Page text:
26 Gigi Kwik Gronvall and Brittany Bland, “Life-Science Research and Biosecurity Concerns in the Russian Federation,” The Nonproliferation Review 27, no. 4­–6 (2020), available at <>.

27 Ibid.

28 Benjamin D. Trump et al., “Building Biosecurity for Synthetic Biology,” Molecular Systems Biology 16, no. 7 (July 2020), available at <>.

29 “Russian Genetic Technologies Accelerate, Foreign Agricultural Service, Office of Agricultural Affairs, Moscow, March 20, 2020, available at <>.

30 Enrico M. Bucci et al., “Safety and Efficacy of the Russian COVID-19 Vaccine: More Information Needed,” The Lancet 396, no. 10256 (October 3, 2020),available at <>.

31 Enrico M. Bucci et al., “Data Discrepancies and Substandard Reporting of Interim Data of Sputnik V Phase 3 Trial,” The Lancet 397, no. 10288 (May 22, 2021), available at <>.

32 Polina Ivanova, “Russia Approves Its Third COVID-19 Vaccine, CoviVac,” Reuters, February 20, 2021, available at <>.

33 “Number of Doses of the COVID-19 Vaccine Sputnik V Ordered from Russia or Agreed to Be Produced Abroad as of January 2022, by Country,” Statista, available at <>.

34 Andrew Higgens, “Slovakia Claims a Bait-and-Switch with the Russian Vaccines It Ordered,” New York Times, April 8, 2021.

35 Daria Litvinova, “Russia Scores Points with Vaccine Diplomacy, but Snags Arise,” Associated Press, March 7, 2021, available at <>; Ian Hill, “Russia and China’s Vaccine Diplomacy: Not Quite the Geopolitical Slam Dunk,” Australian Institute of International Affairs, September 14, 2021, available at <>; Adam Taylor, “Beijing and Moscow Are Losing the Vaccine Diplomacy Battle,” Washington Post, January 11, 2022, available at <>.

36 Bridget M. Dolan, “Science and Technology Agreements as Tools for Science Diplomacy: A U.S. Case Study,” Science & Diplomacy, December 10, 2012, available at <>.

37 “123. Memorandum of Conference with President Eisenhower, Washington, September 22, 1959,” Foreign Relations of the United States, 1958–1960, vol. 10, pt. 1, Eastern European Region; Soviet Union; Cyprus (Washington, DC: Department of State Office of the Historian, 1959), available at <>.

38 Matthew Rojansky and Izabella Tabarovsky, “The Latent Power of Health Cooperation in U.S.-Russian Relations,” Science & Diplomacy, May 8, 2013, available at <>.

39 Peter J. Hotez, “Russian–United States Vaccine Science Diplomacy: Preserving the Legacy,” PLOS Neglected Tropical Diseases 11, no. 5 (May 25, 2017), available at <>.

40 Rojansky and Tabarovsky, “The Latent Power of Health Cooperation in U.S.-Russian Relations”; Hotez, “Russian–United States Vaccine Science Diplomacy.”

41 Cristine Russell, “From Détente to Glasnost,” Washington Post, May 29, 1990, available at <>; Fletcher Schoen and Christopher J. Lamb, Deception, Disinformation, and Strategic Communications: How One Interagency Group Made a Major Difference, INSS Strategic Perspectives 11 (Washington, DC: NDU Press, 2012), available at <>.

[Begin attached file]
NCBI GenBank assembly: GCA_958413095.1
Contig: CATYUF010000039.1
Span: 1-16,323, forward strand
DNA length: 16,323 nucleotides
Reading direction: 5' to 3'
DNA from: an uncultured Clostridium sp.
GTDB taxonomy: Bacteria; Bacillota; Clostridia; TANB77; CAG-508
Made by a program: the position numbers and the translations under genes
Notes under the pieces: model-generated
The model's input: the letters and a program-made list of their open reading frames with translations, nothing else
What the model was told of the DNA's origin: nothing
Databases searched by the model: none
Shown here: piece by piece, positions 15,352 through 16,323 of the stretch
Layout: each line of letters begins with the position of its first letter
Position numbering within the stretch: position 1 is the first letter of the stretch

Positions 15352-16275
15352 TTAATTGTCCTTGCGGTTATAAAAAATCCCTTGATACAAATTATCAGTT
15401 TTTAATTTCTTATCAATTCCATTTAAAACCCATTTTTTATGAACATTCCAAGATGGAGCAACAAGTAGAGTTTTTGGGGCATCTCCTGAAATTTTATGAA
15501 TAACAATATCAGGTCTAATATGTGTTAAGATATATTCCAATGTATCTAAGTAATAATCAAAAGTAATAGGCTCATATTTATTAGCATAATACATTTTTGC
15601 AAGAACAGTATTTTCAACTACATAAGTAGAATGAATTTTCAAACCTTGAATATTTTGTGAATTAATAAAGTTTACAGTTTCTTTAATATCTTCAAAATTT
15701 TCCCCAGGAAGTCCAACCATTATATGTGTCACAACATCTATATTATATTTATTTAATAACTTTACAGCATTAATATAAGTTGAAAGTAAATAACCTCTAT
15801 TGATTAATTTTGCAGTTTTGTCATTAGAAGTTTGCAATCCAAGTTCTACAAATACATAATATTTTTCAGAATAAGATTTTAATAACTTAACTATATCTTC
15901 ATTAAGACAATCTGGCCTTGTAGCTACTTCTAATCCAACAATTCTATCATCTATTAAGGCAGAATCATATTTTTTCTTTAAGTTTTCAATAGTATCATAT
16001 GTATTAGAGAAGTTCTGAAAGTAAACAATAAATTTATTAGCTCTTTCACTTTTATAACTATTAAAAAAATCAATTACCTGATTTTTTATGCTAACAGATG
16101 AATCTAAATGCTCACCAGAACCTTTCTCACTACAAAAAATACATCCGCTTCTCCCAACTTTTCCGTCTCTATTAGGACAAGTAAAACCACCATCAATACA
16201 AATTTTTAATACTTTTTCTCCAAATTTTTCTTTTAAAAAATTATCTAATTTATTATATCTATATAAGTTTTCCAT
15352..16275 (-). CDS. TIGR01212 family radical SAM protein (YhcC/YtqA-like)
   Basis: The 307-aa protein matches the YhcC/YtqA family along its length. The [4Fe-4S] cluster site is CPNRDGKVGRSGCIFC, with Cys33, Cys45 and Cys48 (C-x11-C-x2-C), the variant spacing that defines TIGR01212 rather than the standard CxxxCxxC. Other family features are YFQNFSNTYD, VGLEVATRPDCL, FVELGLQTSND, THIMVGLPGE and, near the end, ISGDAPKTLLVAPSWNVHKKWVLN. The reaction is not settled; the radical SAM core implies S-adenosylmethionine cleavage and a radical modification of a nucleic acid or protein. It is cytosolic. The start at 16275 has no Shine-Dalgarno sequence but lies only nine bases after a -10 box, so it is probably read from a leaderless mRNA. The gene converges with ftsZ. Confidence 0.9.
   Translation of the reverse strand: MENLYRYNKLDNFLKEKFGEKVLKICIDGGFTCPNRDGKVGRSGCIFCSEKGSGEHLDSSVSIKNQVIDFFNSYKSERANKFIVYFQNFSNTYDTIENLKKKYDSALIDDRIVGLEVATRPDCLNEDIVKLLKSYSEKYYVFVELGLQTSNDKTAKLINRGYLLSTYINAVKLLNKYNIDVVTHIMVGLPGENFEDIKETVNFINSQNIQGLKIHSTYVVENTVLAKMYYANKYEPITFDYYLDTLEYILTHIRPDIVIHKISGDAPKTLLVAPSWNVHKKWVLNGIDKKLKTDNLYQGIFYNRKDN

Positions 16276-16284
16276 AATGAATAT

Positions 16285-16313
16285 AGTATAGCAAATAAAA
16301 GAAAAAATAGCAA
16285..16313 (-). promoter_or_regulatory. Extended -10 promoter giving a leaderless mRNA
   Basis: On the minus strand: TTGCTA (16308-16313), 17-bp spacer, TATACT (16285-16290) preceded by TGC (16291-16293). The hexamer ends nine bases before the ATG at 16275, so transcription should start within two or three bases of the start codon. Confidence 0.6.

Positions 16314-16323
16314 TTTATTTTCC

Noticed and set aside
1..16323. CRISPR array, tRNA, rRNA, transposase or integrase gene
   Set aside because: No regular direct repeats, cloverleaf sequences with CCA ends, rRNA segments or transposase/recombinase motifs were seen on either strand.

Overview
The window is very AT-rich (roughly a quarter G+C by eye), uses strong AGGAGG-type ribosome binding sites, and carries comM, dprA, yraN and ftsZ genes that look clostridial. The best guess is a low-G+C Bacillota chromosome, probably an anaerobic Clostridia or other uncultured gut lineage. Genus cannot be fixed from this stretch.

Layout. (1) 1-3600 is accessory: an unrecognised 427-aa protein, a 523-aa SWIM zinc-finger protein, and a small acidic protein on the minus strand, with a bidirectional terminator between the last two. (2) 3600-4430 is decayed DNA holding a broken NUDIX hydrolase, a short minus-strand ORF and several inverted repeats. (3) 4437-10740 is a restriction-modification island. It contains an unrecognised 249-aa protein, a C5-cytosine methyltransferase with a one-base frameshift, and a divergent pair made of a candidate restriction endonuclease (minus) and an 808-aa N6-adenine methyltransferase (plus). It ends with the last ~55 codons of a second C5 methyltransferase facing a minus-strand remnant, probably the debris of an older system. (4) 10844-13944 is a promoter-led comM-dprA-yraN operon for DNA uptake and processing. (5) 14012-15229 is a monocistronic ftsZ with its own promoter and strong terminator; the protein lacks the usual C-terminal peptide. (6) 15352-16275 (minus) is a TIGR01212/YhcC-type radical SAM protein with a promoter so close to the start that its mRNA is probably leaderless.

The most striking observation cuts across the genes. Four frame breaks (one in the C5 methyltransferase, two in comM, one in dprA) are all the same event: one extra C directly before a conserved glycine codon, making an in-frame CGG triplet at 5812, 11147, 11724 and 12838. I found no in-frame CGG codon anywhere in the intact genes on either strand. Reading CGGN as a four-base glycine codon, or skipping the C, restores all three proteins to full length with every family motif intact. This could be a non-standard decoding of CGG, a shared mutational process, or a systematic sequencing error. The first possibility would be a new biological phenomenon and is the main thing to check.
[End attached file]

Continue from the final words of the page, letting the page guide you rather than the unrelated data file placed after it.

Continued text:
42 “The Kremlin’s Allegations of Chemical and Biological Weapons Laboratories in Ukraine.”

43 “An Open Letter from Russian Scientists and Science Journalists Against the War with Ukraine,” Association of Accredited Public Policy Advocates to the European Union, February 24, 2022, available at <>. See also Benjamin Plackett, “The Future of Research Collaborations Involving Russia,” Nature, March 18 2022, available at <>; Nisha Gaind and Holly Else, “Global Research Community Condemns Russian Invasion of Ukraine,” Nature, March 1, 2022, available at <>.

44 “‘We Stand With Our Colleagues in Ukraine,’ Say U.S. National Academies Presidents,” National Academies of Sciences, Engineering, and Medicine, March 3, 2022, available at <>.

45 “CISAC Security Dialogues, Russian Dialogue: Joint Protocol of the U.S. National Academies and the Russian Academy of Sciences on Cooperation in Various Fields of Studies Concerning COVID-19,” National Academies of Sciences, Engineering, and Medicine, July 30, 2020, available at <>.

46 The Unique U.S.-Russian Relationship in Biological Science and Biotechnology: Recent Experience and Future Directions (Washington, DC: The National Academies Press, 2012), available at <>.

47 Cooperative Threat Reduction Programs for the Next Ten Years and Beyond: Proceedings of a Symposium—in Brief (Washington, DC: The National Academies Press, 2018), available at <>.

48 Raymond A. Zilinskas and Philippe Mauger, Biosecurity in Putin’s Russia (Boulder, CO: Lynne Rienner Publishers, 2018).

49 The Unique U.S.-Russian Relationship in Biological Science and Biotechnology.

50 Gronvall and Bland, “Life-Science Research and Biosecurity Concerns in the Russian Federation.”

NDU Press

The National Defense University (NDU) is the premier center for Joint Professional Military Education (JPME) and is under the direction of the Chairman, Joint Chiefs of Staff. The University's main campus is on Fort Lesley J. McNair in Washington, D.C. The Joint Forces Staff College is located in Norfolk, Va. The College of International Security Affairs (CISA) has satellite campuses at Fort Bragg, S.C., and Tampa, Fla.

Leave a Reply

Your email address will not be published. Required fields are marked *